A few decades ago, chemicals were seen as a boon, boosting yields and making farming easier. There was little perception that the chemicals which killed problem weeds could have negative effects as well.. Fred remembers watching his father use his bare arm to mix a batch of Atrazine, a now-regulated herbicide that has been linked to a number of health problems. Back then, the sales rep told his family that the chemical “was so safe you could drink it.”

Nowadays, farmers are starting to see the long-term effects of chemical applications. “You’d see the earthworms dying off and disappearing,” says Pedretti, who started growing organic crops in 1999, and added organic beef cattle in 2002. “It doesn’t take much to stop and think, ‘Why would I want to kill off all the earthworms in my land?’”

Raising cows on pasture and crops without chemical sprays is better for the entire system. Cows stay healthier. The water stays cleaner. And the earthworms come back.

The organic standards are designed to protect the integrity of organic production, and promote practices that are sustainable for the land the crops are grown on, for the health and enjoyment of the food consumer, and for the environment of the entire planet.

Above and beyond the USDA organic standards is an entire philosophy of decentralized, family-sustaining, person-to-person farming that appeals to folks like Fred Pedretti who remember how their grandfathers ran their farms.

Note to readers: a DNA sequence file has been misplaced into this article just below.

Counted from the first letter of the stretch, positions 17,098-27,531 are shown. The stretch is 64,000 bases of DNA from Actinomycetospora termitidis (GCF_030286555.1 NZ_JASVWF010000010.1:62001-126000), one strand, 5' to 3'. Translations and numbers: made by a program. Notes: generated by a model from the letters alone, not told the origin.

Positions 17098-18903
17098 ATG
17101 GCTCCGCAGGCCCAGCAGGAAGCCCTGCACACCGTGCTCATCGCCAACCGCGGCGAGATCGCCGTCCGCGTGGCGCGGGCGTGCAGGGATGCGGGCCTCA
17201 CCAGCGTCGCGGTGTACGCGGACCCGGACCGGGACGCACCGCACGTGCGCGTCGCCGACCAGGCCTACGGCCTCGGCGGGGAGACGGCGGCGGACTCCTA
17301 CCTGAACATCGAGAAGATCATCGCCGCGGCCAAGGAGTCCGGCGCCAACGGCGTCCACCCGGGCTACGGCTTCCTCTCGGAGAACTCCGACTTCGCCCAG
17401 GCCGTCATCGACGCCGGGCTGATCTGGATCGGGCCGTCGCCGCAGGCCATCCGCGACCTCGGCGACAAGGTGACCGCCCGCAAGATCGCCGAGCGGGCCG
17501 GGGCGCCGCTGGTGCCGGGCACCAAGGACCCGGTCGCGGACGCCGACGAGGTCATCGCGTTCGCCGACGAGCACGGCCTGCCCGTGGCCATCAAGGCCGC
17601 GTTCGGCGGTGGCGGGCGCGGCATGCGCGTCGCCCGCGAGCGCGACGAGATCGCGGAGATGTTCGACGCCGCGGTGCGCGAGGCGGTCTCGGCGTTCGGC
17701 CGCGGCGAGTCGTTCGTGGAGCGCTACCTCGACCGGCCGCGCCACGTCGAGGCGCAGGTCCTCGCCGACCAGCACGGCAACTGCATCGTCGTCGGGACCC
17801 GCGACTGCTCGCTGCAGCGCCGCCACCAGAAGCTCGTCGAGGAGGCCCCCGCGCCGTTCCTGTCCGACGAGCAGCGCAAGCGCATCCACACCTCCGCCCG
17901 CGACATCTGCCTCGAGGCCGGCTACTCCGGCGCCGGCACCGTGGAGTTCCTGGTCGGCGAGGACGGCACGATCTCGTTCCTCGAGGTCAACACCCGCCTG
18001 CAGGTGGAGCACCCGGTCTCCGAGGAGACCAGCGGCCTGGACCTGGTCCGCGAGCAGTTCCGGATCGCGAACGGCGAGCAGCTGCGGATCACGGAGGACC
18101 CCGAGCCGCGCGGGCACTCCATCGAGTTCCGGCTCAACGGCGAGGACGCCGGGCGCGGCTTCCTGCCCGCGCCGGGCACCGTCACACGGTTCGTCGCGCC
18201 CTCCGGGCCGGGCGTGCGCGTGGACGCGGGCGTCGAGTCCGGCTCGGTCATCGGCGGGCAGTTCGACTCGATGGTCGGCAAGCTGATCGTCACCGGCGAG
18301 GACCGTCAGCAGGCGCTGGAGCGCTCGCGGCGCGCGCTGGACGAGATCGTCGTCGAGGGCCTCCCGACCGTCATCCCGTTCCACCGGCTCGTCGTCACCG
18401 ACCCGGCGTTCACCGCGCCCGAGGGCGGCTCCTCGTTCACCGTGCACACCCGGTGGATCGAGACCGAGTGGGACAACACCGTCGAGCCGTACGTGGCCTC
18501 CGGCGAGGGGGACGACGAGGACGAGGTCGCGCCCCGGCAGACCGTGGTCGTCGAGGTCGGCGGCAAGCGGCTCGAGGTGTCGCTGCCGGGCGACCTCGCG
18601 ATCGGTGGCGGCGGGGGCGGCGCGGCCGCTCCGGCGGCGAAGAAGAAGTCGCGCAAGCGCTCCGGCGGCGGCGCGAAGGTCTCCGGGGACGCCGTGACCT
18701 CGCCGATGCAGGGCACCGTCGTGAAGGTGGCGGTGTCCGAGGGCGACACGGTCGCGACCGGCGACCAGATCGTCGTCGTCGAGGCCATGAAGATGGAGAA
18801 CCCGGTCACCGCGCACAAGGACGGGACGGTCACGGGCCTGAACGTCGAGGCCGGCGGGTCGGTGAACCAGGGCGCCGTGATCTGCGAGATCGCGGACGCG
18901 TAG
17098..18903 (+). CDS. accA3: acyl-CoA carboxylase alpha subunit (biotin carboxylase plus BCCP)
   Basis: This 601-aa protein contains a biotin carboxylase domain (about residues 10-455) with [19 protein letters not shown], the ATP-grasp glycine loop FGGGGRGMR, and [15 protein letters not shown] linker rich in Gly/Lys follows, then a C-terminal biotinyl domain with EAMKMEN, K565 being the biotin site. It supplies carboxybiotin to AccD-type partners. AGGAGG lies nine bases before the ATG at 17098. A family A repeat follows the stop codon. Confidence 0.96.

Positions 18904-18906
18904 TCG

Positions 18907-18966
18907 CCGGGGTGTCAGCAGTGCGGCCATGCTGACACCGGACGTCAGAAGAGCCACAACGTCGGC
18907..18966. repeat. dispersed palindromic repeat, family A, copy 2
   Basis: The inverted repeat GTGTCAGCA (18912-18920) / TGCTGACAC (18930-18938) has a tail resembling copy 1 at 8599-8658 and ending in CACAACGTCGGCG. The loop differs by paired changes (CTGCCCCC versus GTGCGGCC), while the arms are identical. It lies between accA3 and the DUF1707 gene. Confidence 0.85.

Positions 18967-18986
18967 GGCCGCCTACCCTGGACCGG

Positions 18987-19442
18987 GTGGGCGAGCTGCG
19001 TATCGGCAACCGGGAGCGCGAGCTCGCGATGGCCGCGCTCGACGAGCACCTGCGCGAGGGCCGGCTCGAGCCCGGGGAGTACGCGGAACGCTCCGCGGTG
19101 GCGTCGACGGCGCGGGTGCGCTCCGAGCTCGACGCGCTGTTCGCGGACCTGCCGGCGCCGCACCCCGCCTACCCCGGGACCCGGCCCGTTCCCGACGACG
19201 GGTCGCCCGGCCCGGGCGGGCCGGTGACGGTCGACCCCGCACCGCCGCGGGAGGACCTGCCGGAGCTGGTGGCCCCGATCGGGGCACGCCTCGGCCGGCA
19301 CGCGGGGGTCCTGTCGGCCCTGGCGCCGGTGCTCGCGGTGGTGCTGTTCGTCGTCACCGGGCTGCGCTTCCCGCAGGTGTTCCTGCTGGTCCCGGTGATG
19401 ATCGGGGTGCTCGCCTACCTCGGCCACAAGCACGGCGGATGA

Organic Valley, the nation’s largest organic farmer’s cooperative, is structured to support farmers and help them reach consumers who share their values. At Organic Valley, farmers set their own prices to ensure a living wage for farming families.

For Fred, that means he can welcome generations five and six back to the home spread. His son Jason recently moved back onto the farm with his wife and four children. He and Fred are working side by side raising organic crops and beef cattle, which they sell through the cooperative under the Organic Prairie brand.

“Jason made a lot more in construction than he would in farming,” Fred notes, “and the hours are longer on the farm.” Still, it was an easy decision: For a chance to raise his own children on this storied patch of land, Jason was willing to give up a lot.

In addition to supplying Organic Prairie meats, the Pedrettis are able to sell beef directly to consumers. His customers come to him by word of mouth—and stay for the taste. One customer ran short on Pedretti farm hamburger and thought she could sneak some from the grocery store into a meatloaf. Her four-year-old could taste the difference.

Now that Jason has returned to the farm, Fred Pedretti is once again working side-by-side with three generations on the land. His grandchildren come running out to the barn whenever they get a chance, and they love to ride along on the John Deere or work at shoveling manure. Soon enough, Fred hopes, they’ll take up their share of work as young adults, and then sustain the farm through another generation.

Fred’s eight brothers and sisters, who went off to various places to earn a living, enjoy the opportunity to come back and visit the home farm with their own kids. “They all tell me how lucky I am to be living this life,” he says, “and I have to say I agree with them. I grew up here, and I was smart enough to stay here.”